Platform Lending In Review Ahead Of IFISA Season Race To Invest
Ahead of the “ISA season” – aka the frenzy to invest before the end of the tax year on 5th April, we offer the final instalment of our review of platform lending. Below we look at the major similarities and differences between Innovative Finance Individual Savings Accounts and (IFISAs), which allow investors to hold platform loans, and “mainstream” Individual Savings Accounts (ISAs).
IFISA – Similarities With Other ISAs
The IFISA is an ISA like any other. The £20,000 annual allowance applies to all types of ISA: IFISAs, cash ISAs, lifetime ISAs, and stocks and shares ISAs. It’s possible to have capital committed to any of these categories
Transfers work in the same way. Transfers into and out of IFISAs work in just the same way as transfers from, say, a Cash ISA to a stocks and shares ISA. An individual can transfer cash from a Cash ISA, for example, into as many IFISAs as desired. But to open a new IFISA, the rules require just the individual to use just one in a given tax year. After that, flexible transfers are possible.
The annual ISA allowance is precious. To keep the annual £20,000 allowance in tact, it’s imperative to use the transfer mechanism. If an individual sells up a Cash or stocks and shares ISA to buy an IFISA, the allowance will be lost. Most lending platforms have readily available transfer facilities (typically downloadable forms for those who prefer paper transactions).
IFISA – Key Differences
The big difference between Cash ISAs (especially) and IFISAs is that IFISAs are not cash instruments. The loans carry risk – which all reputable lending platforms will highlight, and any adviser should understand an communicate fully to a client. IFISAs are not to be confused with cash accounts. The Financial Conduct Authority has issued a guidance note to the industry expressly disapproving of the promotion of IFISAs alongside Cash ISAs.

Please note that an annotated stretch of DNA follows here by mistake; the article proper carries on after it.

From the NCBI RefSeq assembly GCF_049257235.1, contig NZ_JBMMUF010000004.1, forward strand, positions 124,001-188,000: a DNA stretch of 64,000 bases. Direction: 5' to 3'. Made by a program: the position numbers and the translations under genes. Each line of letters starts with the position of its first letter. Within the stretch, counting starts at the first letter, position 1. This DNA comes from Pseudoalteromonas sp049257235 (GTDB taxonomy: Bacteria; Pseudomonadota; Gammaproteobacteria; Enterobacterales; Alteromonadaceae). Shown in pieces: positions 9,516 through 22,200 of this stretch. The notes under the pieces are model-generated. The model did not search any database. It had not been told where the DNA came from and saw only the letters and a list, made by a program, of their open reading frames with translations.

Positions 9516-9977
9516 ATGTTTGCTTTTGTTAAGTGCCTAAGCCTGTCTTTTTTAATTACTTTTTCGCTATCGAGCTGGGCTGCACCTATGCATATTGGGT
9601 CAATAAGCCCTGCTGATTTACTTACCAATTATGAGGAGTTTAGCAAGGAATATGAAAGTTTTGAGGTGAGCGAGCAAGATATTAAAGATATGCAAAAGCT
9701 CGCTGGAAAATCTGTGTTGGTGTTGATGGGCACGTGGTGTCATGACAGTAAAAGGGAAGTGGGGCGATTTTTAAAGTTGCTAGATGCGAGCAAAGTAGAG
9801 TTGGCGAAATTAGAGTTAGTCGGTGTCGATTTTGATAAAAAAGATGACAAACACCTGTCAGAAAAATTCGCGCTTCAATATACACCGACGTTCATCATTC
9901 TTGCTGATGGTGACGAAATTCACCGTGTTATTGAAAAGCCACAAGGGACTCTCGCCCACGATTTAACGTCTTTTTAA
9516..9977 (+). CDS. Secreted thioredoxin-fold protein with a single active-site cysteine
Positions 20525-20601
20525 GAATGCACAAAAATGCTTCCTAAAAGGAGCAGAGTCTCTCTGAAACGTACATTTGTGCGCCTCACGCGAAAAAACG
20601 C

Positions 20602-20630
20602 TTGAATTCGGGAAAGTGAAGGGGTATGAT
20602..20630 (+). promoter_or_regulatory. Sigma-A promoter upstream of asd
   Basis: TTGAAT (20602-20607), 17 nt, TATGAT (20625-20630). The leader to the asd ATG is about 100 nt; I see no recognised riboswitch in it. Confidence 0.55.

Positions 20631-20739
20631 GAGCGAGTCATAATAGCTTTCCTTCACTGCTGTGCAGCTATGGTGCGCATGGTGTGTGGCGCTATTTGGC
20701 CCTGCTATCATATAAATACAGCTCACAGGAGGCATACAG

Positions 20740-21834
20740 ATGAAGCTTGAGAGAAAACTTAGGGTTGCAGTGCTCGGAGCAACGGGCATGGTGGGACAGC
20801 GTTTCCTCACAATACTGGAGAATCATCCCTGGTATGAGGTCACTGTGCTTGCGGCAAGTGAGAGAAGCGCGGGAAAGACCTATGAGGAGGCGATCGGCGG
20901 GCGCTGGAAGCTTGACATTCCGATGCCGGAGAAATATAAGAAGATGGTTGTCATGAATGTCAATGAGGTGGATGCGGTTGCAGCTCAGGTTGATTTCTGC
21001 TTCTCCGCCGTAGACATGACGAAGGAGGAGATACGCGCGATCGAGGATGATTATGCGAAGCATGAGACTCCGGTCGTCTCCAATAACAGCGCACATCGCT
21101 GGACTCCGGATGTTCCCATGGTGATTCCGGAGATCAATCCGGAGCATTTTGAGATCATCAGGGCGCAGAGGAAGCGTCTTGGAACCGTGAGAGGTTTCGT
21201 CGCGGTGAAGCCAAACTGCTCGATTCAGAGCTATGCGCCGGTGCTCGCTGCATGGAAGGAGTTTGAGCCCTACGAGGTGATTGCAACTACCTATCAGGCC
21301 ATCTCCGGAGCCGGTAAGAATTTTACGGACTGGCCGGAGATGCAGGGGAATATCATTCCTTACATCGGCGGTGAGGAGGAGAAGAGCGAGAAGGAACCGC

IFISAs are investments with an attractive yield ad a downside risk – just as stocks and shares ISAs carry the possibility of growth and income with a commensurate downside risk.
Liquidity is another important issue to address. Cash ISAs are redeemable according to the terms of notice (a few months is usual). Loans in an IFISA cannot be instantly turned into cash. They will typically be for a fixed term of one, two three or as much as five years. Lenders who want to get their capital out shouldn’t expect the borrower to remit capital early. The exit route for early capital withdrawal is to sell the loan to other registered lenders on the platform. A key sign of a healthy platform is a vigorous secondary market where lenders can sell on their loans with little difficulty.
Security is another issue. Most Cash ISAs are issued by regulated banks and building societies. As such, the first £70,000 or so on deposit is protected by the Financial Services Compensation Scheme (FSCS). Most lending platforms are not covered by the FSCS. Some, such as Money&Co., which has asset management functions in its group of companies, is. However, that does not mean that if a loan goes bad, the money is safe. The FSCS protection only relates to monies held by the institution. So if a platform were to get into difficulty, the FSCS would protect any uninvested monies held by that platform before lenders invested. The loan itself would not be protected.
To check levels of security, the lender should see what the lending platform’s risk analysis is, what charges it takes on the assets of the bower (so that they can be seized and sold if the borrower defaults) and look at the platform’s track record – how have the loans performed?
The key factors are security, access and yield. See the foot of this page.